BARBOURSVILLE, W.Va. — The Egyptian man arrested at Huntington Mall last week on an attempted abduction charge who had all charges dropped less than 72 hours later is back home in Alexandria, Egypt.
Barboursville Mayor Chris Tatum said Monday on MetroNews “Talkline” Mohamed Zayan, an engineer who was working in the area, was already scheduled to return home before the mall incident.
It was some kind of week for Zayan. He was charged last Monday after Santana Renee Adams called 911 and reported Zayan had grabbed the hair of her 5-year-old daughter and attempted to drag her away and he only stopped when she pulled out a gun to threaten him. Adams recanted the story a day later and all charges were dropped against Zayan by Thursday. Adams was arrested Friday on a charge of of falsely reporting an emergency.
“No touch, no gun, no nothing,” Tatum said about Adams’ story.
Tatum said Barboursville police officers acted swiftly and properly based on the information that had to go on initially. He said their good work continued when they noticed Adams’ account of what happened didn’t match up with security video from Old Navy.
Tatum said he apologized to Zayan.
“I said, ‘I hope you know that we’re going on information that we received. We felt like it was good information at that point and it’s sad that one person is responsible for making this whole incident happen. Please don’t think that’s indicative of how Barboursville is,'” Tatum said.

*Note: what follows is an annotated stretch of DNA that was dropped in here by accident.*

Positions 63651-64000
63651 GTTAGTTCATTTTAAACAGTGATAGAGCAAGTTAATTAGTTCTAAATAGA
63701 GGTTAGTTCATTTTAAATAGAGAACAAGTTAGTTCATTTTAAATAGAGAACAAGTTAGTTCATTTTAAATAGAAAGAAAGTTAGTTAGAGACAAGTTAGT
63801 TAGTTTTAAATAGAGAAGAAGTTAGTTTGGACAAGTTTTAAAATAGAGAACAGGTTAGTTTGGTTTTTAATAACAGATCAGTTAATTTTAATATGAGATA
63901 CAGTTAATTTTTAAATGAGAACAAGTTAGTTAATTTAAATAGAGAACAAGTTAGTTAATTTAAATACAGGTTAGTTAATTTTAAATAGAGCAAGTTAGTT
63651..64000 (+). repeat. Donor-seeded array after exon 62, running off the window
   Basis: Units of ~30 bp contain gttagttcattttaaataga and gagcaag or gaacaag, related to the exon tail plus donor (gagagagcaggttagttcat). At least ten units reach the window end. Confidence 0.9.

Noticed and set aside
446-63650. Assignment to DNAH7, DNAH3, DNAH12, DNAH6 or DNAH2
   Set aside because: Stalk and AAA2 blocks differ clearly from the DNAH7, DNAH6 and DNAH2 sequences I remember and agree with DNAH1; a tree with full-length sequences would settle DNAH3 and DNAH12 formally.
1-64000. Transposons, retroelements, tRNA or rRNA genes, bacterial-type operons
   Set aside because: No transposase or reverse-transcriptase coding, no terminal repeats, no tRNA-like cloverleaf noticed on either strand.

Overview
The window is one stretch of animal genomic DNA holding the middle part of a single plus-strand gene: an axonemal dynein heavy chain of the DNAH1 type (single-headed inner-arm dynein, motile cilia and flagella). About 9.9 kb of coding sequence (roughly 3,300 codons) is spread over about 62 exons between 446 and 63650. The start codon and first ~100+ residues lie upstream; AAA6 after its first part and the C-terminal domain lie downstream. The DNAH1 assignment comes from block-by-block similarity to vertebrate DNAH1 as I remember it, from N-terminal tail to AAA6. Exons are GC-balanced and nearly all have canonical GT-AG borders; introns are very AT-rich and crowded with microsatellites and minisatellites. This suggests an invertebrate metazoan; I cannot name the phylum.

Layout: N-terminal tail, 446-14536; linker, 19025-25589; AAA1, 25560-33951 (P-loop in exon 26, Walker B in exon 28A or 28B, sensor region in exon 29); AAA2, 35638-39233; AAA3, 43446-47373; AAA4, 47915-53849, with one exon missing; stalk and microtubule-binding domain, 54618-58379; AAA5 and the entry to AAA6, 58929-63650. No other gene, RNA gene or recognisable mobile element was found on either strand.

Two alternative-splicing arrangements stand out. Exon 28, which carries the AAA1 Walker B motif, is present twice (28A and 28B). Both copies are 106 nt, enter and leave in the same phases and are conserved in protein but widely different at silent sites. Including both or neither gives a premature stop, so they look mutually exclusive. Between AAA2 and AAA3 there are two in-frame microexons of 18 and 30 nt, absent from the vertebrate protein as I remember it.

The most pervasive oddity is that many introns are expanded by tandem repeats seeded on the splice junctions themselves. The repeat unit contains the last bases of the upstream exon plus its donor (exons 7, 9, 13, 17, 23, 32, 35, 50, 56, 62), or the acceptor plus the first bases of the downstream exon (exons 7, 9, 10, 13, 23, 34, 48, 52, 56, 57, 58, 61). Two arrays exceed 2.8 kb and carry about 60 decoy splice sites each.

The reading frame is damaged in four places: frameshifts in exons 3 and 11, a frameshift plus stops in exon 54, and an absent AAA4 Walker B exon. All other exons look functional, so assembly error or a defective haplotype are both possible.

Tatum said Zayan is a nice man. He said there were handshakes and hugs when he was told all charges were being dropped.
Barboursville police worked with Yeager Airport officials Saturday to make sure Zayan had no problems boarding his flight. A few officers made the trip to Charleston with him, Tatum said.
“They all took pictures together and when they landed in Paris, they all took a group selfie and sent it back to all of us and said, ‘Only one more leg to go home.’ We feel like that he felt good about it. We feel good about it. The proper person was brought to Justice,” Tatum said.
Social media played a role in spreading what Tatum called “fallacies” about the initial incident, calling it a “firestorm.”
“The way that information travels these days is both detrimental and good too. For as much good as social media does it can be just as harmful,” he said.
.@MayorTatum joins @HoppyKercheval to discuss the arrest of Santana Renee Adams after she dishonestly accused a man of attempting to abduct her daughter. WATCH: https://t.co/wkudfIAoe1 pic.twitter.com/rsRkxfQx0B
— MetroNews (@WVMetroNews) April 8, 2019